“It’s been really great to see the team and get to bond with them throughout conditioning and summer league,” said Esposito. “It will be disappointing when the season’s cancelled, but I’m happy I get to see them now. It will probably be the safest option for the season to be canceled, and I think that’s more important than us playing field hockey, as disappointing as that is. But, I’m very happy that we’re here now, playing now. I’m just trying to focus on the moment and not look into the future too much.”
While Esposito is verbally committed to play field hockey at Washington College, not thinking about the future is more difficult for those currently in the recruiting process, like teammate and rising junior Zoe Day.
“It’s really difficult and stressful,” said Day prior to a seven-on-seven game against Broadneck on July 29. “I’m trying to call coaches and do meetings with them since I can’t meet with them in person. We’ll find a way to get in contact if we really want to. But, it’s difficult because I can’t go see campuses either or meet the team, so it’s really different.”
Still, Day, who also missed out on lacrosse with the JV Falcons in the spring, is enjoying the chance to play right now.
“It’s so important, this summer,” Day said. “Last year our team had such great connections, and we bonded so well. It was nice to at least have some of that this year with the team we have this summer, not only meeting the freshmen but getting to know them better and learn their styles and how they play, and everyone learning each other better.”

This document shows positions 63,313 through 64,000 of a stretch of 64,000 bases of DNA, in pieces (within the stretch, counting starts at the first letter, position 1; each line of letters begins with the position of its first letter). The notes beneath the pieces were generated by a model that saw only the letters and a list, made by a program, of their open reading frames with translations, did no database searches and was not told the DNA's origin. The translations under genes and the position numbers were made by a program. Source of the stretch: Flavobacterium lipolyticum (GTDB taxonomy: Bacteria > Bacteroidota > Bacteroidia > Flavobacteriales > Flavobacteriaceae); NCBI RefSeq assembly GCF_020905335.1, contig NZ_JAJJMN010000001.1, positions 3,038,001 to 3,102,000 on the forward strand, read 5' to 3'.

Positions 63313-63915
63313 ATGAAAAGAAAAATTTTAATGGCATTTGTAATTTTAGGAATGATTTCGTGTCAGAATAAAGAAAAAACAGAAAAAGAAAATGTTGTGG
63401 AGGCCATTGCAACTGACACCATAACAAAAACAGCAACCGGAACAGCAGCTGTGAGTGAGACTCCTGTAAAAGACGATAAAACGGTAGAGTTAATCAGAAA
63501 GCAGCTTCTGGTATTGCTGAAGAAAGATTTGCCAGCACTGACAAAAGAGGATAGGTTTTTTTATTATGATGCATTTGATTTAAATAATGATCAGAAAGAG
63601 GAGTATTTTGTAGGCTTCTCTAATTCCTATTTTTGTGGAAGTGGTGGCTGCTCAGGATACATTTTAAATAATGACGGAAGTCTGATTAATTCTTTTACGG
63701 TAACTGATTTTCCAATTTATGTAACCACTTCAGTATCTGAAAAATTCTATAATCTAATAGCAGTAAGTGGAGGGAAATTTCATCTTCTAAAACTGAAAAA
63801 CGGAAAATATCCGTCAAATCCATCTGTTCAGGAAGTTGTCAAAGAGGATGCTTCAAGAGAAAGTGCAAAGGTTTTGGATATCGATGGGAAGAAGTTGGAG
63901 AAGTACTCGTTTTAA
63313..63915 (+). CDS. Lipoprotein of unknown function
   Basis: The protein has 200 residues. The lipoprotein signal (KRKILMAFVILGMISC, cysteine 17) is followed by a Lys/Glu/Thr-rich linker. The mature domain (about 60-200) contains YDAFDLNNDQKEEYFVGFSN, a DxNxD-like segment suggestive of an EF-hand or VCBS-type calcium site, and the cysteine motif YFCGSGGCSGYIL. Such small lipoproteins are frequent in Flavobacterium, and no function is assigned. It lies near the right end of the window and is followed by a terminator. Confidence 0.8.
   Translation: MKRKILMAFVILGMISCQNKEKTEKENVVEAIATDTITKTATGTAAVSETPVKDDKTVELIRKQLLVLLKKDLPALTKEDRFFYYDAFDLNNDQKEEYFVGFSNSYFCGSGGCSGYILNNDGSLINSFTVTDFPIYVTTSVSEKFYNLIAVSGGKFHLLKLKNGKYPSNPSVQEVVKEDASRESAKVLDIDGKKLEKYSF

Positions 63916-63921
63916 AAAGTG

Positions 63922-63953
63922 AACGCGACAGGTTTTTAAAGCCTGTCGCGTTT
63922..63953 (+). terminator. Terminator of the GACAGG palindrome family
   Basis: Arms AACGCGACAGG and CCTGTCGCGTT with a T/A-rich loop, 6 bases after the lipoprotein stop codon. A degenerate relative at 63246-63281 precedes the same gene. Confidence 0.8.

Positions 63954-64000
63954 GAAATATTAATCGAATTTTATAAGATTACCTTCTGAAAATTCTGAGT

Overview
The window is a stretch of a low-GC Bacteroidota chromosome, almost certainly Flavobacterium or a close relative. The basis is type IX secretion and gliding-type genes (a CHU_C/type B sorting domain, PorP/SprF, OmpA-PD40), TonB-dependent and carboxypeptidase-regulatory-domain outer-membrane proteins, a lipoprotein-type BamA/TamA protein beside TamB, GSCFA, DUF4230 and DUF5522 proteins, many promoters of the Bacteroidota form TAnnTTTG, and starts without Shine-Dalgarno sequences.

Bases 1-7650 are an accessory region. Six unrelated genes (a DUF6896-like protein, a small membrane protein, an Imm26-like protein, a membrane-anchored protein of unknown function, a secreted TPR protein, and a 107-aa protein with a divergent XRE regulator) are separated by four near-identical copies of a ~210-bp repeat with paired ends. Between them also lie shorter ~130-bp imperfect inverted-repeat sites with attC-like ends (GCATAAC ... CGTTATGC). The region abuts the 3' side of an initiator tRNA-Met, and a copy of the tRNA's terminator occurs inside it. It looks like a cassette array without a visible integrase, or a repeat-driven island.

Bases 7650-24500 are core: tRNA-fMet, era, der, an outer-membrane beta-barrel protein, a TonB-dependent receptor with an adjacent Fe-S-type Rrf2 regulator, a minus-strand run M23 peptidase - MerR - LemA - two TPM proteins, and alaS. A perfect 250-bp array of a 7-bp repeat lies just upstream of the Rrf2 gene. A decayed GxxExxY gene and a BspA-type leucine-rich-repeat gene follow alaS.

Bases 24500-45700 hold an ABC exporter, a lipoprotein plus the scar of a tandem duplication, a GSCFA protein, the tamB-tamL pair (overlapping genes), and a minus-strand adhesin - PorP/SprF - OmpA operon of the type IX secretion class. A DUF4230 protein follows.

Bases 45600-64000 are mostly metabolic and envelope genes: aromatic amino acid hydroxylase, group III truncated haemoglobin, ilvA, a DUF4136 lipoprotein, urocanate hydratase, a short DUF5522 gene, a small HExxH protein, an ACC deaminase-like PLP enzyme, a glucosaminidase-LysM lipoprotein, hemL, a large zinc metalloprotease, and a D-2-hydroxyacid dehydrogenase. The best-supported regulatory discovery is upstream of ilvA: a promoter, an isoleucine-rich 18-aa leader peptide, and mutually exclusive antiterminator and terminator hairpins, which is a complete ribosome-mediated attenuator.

Those sentiments were echoed by rising Severna Park junior Sofia Espinoza, who is playing club soccer this summer with ONI Premier Soccer Academy. Her ONI team has played a handful of games since the beginning of July, and Espinoza, who aspires to play college soccer, said the team has filmed and live-streamed games and practices to bolster her recruiting portfolio.
While she’s enjoying playing now, she said the high school season is a special type of experience that can’t be replicated in the summer.
“What I think for all the fall athletes is, this is kind of like our identity, it’s playing soccer or field hockey or football,” Espinoza said. “You kind of grow up and you see everyone evolve and change throughout the year. The seniors this year, I’ve been friends with them for years. For them, I would be devastated if they lose their senior year, and I wouldn’t get to play with them again.”
Still, in the new reality of the world, any chance to play is cherished.
“We never know when the COVID cases are going to increase and our season will be gone,” said Espinoza. “And, if one of us gets it, then our whole team and our families are at risk. So, it’s very up in the air, but I’m just grateful every day I get to play my sport. That’s all I want to do, is play it.”